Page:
Corporate trade deals like the World Trade Organization (WTO) have been used to undermine or eliminate U.S. consumer and environmental rules for years, and last week it took a swipe at both. A WTO trade tribunal ruled against the U.S. dolphin-safe tuna labels.
Before dolphin-safe labels were in place, millions were killed when fishermen pursued the schools of tuna that congregate near dolphin pods, scooping up both in their nets. The WTO dolphin-tuna case has been simmering for decades — the first trade challenge dates back to 1991, a year after the United States first implemented the labels. The WTO has consistently ruled against the labels and in response, the United States has been steadily weakening the rules to try to comply.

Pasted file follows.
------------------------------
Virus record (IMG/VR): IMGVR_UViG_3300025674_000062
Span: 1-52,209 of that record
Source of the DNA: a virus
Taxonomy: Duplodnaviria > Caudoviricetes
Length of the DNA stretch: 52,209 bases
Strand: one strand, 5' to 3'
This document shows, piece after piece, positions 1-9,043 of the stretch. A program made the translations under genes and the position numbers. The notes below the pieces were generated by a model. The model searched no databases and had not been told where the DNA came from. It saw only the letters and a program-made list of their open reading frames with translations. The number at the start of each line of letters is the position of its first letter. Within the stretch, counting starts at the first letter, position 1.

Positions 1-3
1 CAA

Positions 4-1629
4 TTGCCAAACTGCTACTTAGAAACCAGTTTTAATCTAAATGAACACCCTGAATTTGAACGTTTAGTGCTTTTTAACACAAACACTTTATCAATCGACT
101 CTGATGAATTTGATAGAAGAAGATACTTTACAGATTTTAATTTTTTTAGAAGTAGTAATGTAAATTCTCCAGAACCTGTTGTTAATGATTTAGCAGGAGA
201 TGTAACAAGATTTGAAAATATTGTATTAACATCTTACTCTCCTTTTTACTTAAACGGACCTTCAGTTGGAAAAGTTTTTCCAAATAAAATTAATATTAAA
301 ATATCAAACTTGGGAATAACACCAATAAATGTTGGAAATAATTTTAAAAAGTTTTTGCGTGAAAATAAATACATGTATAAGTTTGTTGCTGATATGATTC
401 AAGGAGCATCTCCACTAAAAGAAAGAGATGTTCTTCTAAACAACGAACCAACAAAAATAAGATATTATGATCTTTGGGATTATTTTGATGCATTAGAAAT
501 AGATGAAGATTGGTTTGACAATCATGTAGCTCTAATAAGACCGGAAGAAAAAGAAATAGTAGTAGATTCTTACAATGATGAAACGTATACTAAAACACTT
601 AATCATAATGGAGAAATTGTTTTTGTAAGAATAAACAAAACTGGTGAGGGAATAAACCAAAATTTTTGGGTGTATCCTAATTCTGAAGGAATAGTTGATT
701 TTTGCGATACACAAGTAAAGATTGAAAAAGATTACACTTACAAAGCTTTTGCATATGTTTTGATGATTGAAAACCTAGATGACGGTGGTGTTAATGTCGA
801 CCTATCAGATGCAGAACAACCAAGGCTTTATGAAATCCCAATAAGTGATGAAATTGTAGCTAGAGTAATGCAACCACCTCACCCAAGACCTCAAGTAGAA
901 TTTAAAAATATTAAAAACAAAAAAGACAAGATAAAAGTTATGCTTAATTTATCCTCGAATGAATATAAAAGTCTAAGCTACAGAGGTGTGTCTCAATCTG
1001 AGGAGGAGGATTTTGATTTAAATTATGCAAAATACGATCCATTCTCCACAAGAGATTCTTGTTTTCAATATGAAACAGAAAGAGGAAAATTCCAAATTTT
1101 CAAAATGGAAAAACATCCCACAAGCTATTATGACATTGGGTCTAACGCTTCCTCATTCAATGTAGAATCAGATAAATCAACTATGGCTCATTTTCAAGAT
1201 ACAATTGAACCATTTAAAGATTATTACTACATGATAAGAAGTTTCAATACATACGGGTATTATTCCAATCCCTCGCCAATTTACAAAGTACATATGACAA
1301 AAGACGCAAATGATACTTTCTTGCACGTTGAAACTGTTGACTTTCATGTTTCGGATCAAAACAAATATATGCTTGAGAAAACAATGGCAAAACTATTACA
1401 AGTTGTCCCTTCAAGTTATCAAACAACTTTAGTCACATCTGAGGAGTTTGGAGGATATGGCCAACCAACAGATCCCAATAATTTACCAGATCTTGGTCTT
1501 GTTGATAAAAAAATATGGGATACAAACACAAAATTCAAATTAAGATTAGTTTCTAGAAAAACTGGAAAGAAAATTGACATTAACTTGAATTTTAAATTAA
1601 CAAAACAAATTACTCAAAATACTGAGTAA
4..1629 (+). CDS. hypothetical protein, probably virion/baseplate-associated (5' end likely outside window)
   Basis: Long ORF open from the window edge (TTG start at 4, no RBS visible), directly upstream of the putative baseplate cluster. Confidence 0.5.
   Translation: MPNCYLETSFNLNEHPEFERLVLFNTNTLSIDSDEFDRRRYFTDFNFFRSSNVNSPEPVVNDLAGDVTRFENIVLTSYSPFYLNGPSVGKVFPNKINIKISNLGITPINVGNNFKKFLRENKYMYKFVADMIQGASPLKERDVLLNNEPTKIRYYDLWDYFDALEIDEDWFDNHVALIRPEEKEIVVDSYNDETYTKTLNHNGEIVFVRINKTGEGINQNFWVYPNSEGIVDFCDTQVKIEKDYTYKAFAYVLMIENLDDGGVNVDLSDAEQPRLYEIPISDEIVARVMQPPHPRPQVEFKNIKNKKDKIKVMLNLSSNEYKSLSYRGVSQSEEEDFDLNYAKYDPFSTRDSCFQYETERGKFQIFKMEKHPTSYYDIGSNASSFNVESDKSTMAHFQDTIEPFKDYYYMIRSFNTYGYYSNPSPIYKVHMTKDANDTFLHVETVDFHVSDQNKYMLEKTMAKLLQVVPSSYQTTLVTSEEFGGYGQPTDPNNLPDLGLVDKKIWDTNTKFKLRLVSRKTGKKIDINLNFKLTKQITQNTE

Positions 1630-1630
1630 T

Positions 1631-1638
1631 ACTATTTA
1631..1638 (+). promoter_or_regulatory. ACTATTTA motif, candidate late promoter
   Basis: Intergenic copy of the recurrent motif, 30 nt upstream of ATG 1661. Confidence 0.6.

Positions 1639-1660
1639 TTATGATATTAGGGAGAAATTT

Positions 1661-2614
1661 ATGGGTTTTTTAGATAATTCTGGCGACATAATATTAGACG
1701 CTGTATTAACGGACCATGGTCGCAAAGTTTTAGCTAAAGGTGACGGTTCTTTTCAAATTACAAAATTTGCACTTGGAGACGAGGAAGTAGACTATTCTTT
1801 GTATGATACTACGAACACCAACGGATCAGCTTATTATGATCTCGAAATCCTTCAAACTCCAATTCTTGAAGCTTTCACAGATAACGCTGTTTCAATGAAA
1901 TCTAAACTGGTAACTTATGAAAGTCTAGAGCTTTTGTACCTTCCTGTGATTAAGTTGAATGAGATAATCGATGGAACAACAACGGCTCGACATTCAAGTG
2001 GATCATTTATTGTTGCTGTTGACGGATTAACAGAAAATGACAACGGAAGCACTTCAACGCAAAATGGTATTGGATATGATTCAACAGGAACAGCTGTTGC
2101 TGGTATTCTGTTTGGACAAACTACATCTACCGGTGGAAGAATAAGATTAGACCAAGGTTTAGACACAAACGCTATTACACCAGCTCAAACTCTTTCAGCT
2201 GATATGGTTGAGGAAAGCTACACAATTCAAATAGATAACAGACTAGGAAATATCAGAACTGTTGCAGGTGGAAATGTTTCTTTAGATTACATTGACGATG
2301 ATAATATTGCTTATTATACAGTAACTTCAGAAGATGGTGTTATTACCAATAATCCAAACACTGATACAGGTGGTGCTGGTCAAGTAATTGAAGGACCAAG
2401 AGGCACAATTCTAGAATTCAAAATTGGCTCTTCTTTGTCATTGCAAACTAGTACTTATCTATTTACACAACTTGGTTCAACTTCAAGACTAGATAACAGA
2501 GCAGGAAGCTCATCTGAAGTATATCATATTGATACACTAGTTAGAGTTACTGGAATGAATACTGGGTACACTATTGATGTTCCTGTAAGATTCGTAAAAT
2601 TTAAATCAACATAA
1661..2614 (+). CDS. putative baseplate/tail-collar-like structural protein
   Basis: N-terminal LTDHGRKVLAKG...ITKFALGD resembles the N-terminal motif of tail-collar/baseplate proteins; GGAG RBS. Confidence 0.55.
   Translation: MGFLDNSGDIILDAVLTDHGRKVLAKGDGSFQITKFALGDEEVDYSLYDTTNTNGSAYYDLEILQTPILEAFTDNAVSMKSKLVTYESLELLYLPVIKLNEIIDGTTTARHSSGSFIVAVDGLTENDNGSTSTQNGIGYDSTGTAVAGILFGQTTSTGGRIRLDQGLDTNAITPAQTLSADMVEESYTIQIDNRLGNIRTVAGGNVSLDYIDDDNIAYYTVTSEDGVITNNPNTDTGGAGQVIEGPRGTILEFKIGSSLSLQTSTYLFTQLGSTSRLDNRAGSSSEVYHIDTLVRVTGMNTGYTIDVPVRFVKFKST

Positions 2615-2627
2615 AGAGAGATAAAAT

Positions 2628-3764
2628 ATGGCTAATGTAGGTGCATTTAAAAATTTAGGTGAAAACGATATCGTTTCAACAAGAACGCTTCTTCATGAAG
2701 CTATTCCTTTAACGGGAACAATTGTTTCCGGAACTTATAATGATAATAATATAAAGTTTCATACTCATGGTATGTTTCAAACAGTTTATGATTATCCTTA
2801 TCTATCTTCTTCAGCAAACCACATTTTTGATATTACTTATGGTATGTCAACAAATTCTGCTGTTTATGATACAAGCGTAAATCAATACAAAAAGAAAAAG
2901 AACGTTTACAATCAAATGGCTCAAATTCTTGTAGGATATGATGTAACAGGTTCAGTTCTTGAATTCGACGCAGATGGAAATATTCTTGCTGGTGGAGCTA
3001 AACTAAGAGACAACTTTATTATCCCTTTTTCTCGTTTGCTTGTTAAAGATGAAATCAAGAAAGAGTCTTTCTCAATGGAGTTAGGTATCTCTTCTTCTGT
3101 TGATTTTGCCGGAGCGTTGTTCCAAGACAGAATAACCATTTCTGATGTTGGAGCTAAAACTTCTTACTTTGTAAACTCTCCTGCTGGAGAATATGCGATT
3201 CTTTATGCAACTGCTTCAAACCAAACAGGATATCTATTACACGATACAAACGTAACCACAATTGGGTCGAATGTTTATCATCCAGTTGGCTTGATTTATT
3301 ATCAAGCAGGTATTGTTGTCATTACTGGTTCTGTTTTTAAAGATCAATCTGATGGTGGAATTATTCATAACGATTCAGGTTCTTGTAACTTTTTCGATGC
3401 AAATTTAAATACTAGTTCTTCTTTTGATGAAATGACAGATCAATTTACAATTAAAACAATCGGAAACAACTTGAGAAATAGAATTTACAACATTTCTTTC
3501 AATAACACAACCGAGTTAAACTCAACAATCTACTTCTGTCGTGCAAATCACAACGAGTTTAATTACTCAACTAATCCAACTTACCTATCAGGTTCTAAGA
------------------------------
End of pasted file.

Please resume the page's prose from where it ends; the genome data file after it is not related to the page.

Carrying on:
Trade panels could quickly trump other commonsense food labels too. In a few weeks the WTO will issue its final ruling on Country of Origin Labeling (COOL) for beef and pork and it is expected to favor meatpackers, not meat-eaters. Farmers and food advocates have been fighting to protect COOL from this WTO attack, but another WTO loss will make it even harder to protect these commonsense labels.